The Truth About Charlie

on October 25, 2002 by Wade Major
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Jonathan Demme's work has always had a certain Hitchcockian sensibility--it was, after all, his unabashed homage to the master, 1979's "Last Embrace," that propelled him from the Corman exploitation factory into the realm of the legitimate. With a demonstrated flair for suspense and a commanding style all his own, Demme proved himself far more than merely a skilled imitator. And though it would take him more than two decades to return to the genre with "The Silence of the Lambs," landing himself the Oscar that Hitchcock never won, his worldview rarely strayed far from Hitch's: life as an absurdist's ball to which only the very good and the very bad have been invited to dance.

No surprise, then, that Demme would be drawn to the challenge of remaking Stanley Donen's 1963 "Charade," itself something of a Hitchcockian homage with exotic European locales, zig-zagging plot twists, flip-flopping character identities and, of course, the missing money--Hitchcock's so-called "McGuffin." Unfortunately for Demme, "Charade" was also very much a Stanley Donen movie, dominated as much by the quirky Audrey Hepburn/Cary Grant romance as by the mechanics of Peter Stone's script. Made by Donen during a pause between periods of prolific output, "Charade" is a strangely reflective piece, a sort of musical without music that is every bit as rhythmic, fluid and buoyant as any of Donen's actual musicals. In Demme's updated and only slightly reconceptualized "The Truth About Charlie," the Hitchcockian elements are firmly intact--the plot is nearly identical--but Donen's playful spirit, his giddy sense of fun, is sorely lacking. That's not to say the film is humorless--at times it almost verges on camp--but Demme can't ever seem to find the right balance.

With Mark Wahlberg standing in for Cary Grant, Thandie Newton for Audrey Hepburn and Tim Robbins for Walter Matthau, "The Truth About Charlie" builds its intrigue around Brit-in-Paris Regina Lambert (Newton), a newlywed turned newly-widowed when her Swiss husband (Stephen Dillane) ends up dead. Just as quickly, Regina finds herself at the center of a police investigation, tailed by a menacing trio of ne'er-do-wells, wooed by a charming stranger (Wahlberg) and solicited for help by an American spy (Robbins), all of them determined to locate a pile of loot allegedly stolen by her deceased hubby. Naturally, nothing is as it appears, with events getting progressively more tangled before they come anywhere close to detangling.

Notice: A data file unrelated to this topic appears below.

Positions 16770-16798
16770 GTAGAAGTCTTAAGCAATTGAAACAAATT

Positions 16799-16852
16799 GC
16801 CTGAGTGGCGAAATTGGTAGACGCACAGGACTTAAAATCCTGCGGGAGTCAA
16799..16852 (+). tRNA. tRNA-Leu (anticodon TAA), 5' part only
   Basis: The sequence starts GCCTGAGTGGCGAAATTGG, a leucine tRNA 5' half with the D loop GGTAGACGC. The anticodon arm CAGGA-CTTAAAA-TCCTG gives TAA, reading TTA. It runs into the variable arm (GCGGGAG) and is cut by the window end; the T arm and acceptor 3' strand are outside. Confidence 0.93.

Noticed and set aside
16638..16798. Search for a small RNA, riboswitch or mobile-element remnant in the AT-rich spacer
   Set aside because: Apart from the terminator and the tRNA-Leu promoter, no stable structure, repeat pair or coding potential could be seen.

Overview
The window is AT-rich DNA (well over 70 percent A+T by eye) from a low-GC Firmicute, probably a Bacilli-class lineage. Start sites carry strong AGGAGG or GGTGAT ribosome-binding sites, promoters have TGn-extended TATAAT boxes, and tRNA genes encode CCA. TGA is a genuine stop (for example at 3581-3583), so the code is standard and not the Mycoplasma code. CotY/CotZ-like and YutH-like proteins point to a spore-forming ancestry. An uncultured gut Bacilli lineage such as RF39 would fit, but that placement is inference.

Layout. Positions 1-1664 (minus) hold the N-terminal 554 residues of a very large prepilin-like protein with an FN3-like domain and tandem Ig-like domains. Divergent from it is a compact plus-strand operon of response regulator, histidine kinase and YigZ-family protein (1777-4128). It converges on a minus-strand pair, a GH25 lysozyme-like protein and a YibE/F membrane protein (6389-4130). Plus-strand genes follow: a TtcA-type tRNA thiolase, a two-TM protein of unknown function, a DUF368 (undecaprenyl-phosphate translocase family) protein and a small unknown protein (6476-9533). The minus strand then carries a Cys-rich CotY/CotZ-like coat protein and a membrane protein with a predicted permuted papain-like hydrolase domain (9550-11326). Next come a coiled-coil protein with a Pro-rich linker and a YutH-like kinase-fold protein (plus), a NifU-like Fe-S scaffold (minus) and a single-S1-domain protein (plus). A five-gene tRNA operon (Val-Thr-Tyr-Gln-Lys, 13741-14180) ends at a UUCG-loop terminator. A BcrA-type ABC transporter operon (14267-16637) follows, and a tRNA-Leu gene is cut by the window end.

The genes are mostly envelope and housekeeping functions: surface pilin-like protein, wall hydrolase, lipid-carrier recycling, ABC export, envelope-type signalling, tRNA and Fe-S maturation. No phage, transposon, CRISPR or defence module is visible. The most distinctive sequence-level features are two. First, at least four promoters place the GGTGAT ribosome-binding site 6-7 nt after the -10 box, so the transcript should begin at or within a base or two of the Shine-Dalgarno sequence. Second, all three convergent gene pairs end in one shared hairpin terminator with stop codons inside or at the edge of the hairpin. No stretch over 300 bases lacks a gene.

It's clearly unfair to state the obvious fact that Wahlberg and Newton are not Grant and Hepburn. The young audiences to whom "Charlie" is being marketed quite likely have never seen "Charade" and won't be bothered to make such comparisons. What will bother them, however, is the fact that "Charlie" is only modestly suspenseful and occasionally humorous, and almost never at the same time. Demme, meanwhile, plays endlessly with the camera, indulging his usual penchant for extreme close-ups and jazzy handheld camerawork, seemingly hopeful that an abundance of style will make viewers forget (or not care) that the movie itself really has no tone.

Making matters even more confusing, Demme has elected to make "The Truth About Charlie" a quasi-homage to the French New Wave as well, even though there's nothing remotely "New Wave" about it other than the fact that it takes place in Paris. Figures with direct or nominal attachment to the movement appear in brief or prolonged cameos--Agnes Varda, Charles Aznavour, Anna Karina, Magali Noël--contributing more distractions to a movie already crippled by a lack of directorial focus.

One in-joke that "Charade" buffs will enjoy is to be seen in the opening titles, in which the screenwriting credits cite among the quartet of screenwriters a certain Peter Joshua--the name used by Cary Grant in the original and the inverse of the name used by Mark Wahlberg in "Charlie." Joshua, in this instance, is actually original writer Stone who, in lieu of taking his contractual credit on the remake, opted for a self-referential pseudonym. Ironically, it's the best new joke in the movie. Starring Mark Wahlberg, Thandie Newton, Tim Robbins, Joong-Hoon Park, Ted Levine, Lisa Gay Hamilton, Christine Boisson and Stephen Dillane. Directed by Jonathan Demme. Written by Jonathan Demme & Steve Schmidt and Peter Joshua and Jessica Bendinger. Produced by Jonathan Demme, Peter Saraf, Edward Saxon. A Universal release. Thriller/Comedy. Rated PG-13 for some violence and sexual content/nudity. Running time: 104 min

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